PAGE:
“It is critically important not to move to a deleting of PIPA from the World Heritage List. This would be very serious and is not a way forward. This would be totally unnecessary as well as it is possible to have sustainable fisheries inside a World Heritage area.”
But the Kiribati Government appears to be firm in its decision to date. While it has promised to consider the 20-page Cabinet paper on a number of occasions including as late as last week, 1News understands that has yet to happen.
WHY TAKE SUCH RADICAL ACTION?
Since 2019, when Kiribati cut its relationship with Taiwan and signed up with the People's Republic of China in exchange for funding to the tune of NZ$68.90 million, Chinese influence in the island country has rapidly expanded politically and economically.
It’s believed geopolitical reasons are a major reason behind the ditching of PIPA. The area is strategically valuable to China given it borders US waters and is close to their military installations. There is already a joint Kiribati-China plan on the table to develop Kanton Island, which lies within the PIPA area, starting with upgrading the runway.
That’s prompted concern it will be for military use, although the Kiribati Government says it’s just to improve tourism and provide transport links.
However tourism plans were based around the marine reserve – now it’s being abolished and the fact there is a real shortage of fresh water in Kanton makes tourism an unlikely scenario.
Anna Powles at Massey University’s Centre for Defence and Security Studies says there will be strong concerns from the US.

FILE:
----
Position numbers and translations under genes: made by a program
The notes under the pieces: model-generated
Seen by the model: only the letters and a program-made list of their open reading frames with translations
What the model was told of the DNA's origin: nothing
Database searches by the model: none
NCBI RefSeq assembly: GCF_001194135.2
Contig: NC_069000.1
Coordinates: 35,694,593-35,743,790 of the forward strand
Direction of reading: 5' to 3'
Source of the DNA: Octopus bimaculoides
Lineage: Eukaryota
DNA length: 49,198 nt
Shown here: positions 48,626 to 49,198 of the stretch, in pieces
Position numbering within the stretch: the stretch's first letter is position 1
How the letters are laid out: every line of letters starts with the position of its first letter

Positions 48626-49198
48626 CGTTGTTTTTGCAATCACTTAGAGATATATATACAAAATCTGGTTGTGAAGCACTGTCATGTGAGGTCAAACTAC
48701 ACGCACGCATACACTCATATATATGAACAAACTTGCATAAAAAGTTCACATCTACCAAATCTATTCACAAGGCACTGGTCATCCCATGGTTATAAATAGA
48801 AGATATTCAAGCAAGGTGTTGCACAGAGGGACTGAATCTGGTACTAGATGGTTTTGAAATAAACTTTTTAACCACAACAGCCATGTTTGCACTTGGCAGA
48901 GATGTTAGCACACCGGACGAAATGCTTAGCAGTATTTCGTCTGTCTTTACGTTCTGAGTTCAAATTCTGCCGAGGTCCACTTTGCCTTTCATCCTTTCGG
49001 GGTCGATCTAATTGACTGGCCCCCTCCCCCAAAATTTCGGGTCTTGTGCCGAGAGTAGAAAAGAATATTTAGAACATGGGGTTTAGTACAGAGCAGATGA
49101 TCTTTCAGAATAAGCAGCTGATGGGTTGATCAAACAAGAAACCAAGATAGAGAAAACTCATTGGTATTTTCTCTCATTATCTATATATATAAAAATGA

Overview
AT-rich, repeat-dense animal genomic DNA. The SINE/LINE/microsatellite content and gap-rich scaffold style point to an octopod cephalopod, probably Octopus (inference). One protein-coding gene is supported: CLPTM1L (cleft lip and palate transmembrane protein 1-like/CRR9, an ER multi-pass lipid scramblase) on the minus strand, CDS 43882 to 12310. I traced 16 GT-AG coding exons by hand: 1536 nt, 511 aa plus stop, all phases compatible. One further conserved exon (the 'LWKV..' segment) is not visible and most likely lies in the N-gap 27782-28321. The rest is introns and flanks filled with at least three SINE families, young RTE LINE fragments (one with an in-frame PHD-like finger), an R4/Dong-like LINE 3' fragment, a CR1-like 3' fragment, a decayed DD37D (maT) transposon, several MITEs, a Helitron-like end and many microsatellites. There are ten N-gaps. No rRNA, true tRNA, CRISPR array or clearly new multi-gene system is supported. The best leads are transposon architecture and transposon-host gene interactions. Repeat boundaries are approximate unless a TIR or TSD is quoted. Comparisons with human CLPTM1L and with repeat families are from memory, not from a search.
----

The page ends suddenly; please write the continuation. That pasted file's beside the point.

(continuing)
“Given the move to increase the military capabilities in the North Pacific within the Micronesian state, Kiribati has real strategic value to China if it could potentially develop some strategic infrastructure on Kanton Island which has commercial fisheries usage but potential military usage as well,” she says.
Director of Canterbury University’s MacMillan Brown Centre for Pacific Studies Steven Ratuva agrees the PIPA issue will redefine geopolitics and a lot will change.
“It is assumed China is pushing it - it is the biggest fishing nation not only in the Pacific but the world… a lot of fishing fleets in Fiji, Samoa and so forth cannot compete with the highly subsidised fleet from China,” he says.
The ball is in the Kiribati Government’s court. To start the process of ditching PIPA it needs to be tabled in Parliament so the PIPA Conservation Trust Act can be repealed.
The Government also intends to remove management of offshore areas from the Ministry of Environment and hand it over to Fisheries. With Parliament next sitting on November 22, time is running out.
The Cabinet information paper is clear what the impact will be, with the Environment Minister saying the “drastic decision that had been made poses a risk of sending the message to the world that Kiribati wants to isolate itself and no longer want to be part of the global village”.
PIPA supporters and donors are still hopeful the Kiribati Government will do a u-turn.
Anything short of that will be disastrous for the country and the region.